It’s October, which means it’s basically Halloween. And that means one thing for gamers: It’s time play some horror games.
And I know the perfect ones.
Horror is a genre I’ve really gotten into these past few years, and it’s reached a point where I’m pretty desensitized to all of it. Horror films rarely disturb me, haunted houses don’t put me on edge, and scary games rarely make my blood run cold.
Except for two.
To this day, “Outlast” and “Outlast 2,” both independent games, are by far the scariest and most chilling horror games I’ve ever played. If you’re looking for terrifying games to play this spooky season and haven’t tried either “Outlast,” give them a shot—if you dare.
Both games feature a similar premise: Trapped in a location with nothing more than a journal and a night vision video camera, you must make your way through areas teeming with psychotic and disfigured people who want to murder you. With no fighting skills or weapons, your only chance for survival is to hide and, should that fail, run. It’s a recipe ripe with opportunity for crippling fear.
In the original “Outlast,” you play as a journalist investigating a shuttered insane asylum. Once you make it inside, you realize it’s become overrun with the hospitals’ insane patients, most of whom want to kill you.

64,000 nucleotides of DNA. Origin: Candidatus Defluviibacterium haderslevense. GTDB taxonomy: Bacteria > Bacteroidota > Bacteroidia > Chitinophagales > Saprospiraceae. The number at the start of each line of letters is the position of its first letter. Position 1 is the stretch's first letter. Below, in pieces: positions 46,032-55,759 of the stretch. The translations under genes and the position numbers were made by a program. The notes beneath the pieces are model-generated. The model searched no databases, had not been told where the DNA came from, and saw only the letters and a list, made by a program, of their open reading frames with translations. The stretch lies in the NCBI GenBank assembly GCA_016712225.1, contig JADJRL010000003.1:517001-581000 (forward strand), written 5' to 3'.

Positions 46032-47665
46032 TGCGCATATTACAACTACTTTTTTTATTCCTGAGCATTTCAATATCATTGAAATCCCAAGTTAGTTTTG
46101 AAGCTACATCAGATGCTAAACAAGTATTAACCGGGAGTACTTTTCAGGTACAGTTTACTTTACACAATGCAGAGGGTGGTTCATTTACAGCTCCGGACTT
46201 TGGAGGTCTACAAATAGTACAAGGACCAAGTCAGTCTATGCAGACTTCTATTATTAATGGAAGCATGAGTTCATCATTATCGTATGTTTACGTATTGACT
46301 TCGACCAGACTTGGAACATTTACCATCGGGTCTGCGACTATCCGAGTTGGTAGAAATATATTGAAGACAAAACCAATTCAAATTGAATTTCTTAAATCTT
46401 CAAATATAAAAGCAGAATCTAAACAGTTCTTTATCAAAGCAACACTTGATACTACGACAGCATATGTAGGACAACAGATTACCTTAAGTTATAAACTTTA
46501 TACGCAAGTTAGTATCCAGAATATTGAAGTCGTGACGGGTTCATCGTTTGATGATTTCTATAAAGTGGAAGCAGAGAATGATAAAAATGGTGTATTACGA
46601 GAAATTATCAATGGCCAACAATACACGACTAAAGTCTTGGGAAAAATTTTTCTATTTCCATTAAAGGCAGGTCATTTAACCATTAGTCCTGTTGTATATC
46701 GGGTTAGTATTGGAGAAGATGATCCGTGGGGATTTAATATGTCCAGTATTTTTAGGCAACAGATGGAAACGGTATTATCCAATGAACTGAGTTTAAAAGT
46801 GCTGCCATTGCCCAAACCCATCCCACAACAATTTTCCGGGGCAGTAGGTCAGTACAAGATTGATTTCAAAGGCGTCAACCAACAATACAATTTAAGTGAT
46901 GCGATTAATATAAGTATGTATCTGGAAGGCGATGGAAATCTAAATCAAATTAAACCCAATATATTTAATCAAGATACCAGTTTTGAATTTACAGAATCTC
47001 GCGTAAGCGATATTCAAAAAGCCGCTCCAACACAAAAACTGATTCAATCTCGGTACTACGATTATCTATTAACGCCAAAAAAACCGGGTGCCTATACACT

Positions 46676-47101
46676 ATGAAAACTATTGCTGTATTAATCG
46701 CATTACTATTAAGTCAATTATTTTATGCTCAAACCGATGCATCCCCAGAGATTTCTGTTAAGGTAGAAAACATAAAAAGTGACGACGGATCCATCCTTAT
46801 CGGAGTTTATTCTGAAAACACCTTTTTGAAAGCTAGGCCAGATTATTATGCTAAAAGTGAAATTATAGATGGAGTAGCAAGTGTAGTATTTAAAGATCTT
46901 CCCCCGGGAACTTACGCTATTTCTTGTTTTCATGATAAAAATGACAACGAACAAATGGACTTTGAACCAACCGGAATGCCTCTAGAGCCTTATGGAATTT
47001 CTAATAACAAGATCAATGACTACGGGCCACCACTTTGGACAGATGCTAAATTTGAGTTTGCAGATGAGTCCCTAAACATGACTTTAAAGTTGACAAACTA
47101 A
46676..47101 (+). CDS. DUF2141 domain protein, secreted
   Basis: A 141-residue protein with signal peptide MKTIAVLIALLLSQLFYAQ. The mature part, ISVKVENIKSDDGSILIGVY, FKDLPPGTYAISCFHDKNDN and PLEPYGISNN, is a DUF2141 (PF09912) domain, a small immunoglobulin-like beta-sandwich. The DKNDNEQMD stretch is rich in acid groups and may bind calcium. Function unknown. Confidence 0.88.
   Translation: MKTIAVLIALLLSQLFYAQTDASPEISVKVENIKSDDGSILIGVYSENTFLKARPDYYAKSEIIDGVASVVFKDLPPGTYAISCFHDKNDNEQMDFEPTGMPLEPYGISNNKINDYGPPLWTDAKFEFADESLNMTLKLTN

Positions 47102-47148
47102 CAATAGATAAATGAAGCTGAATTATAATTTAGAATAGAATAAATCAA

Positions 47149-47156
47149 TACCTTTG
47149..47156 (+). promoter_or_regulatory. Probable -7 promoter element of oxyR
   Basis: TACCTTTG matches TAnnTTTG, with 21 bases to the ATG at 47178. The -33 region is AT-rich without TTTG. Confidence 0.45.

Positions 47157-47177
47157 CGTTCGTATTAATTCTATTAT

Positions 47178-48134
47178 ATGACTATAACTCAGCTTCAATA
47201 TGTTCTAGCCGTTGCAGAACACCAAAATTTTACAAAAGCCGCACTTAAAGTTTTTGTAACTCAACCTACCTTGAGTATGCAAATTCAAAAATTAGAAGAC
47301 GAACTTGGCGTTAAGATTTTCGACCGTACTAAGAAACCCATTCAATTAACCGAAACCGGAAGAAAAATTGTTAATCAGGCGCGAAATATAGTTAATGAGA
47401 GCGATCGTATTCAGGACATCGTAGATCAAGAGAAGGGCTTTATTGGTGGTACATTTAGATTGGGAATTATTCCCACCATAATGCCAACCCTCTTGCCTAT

In “Outlast 2,” you’re trapped on the island of a religious cult that has kidnapped your wife. The game features flashbacks to when the main character attended Catholic school, and those scenes are often scarier than the game’s main premise.
The idea to make the player defenseless isn’t unique to “Outlast,” but both games execute the mechanic to great effect.
Several parts of both games require you to carefully traverse dark and gloomy areas patrolled by truly disturbing enemies, and the sharp shrill of music that rings out when they spot you sends chills down my spine every time. Playing alone in the dark, there’s been more than a few occasions I’ve actually screamed after some monstrosity finally spotted me and gave chase, forcing me to run and hide and pray I lost him.
Both games also excel at environmental storytelling, giving you plenty of horrible things to witness as you work through all of the levels.
Among my favorite things about haunted houses are the moments between jump scares when you’re slowly passing through a room with some gnarly scene to watch. Both “Outlast” games use these strategically to boost the tension between more thrilling moments, and collectible notes and messages let you learn unsettling details about the worlds you’re exploring.
But really what makes the “Outlast” games so terrifying is exactly what you’d expect: They are simply gross, filled with disturbing images designed to elevate your heart rate and make you want to end the experience as quickly as possible. Both games are overflowing with every clichéd horror trope you could imagine, but I’ve never experienced any game that combines them all to such a horrifying effect as “Outlast.”
“Outlast” is not for the faint of heart. But if you’ve got a craving for some true spooks this October, download either game, turn out the lights, and prepare yourself for a true horror experience.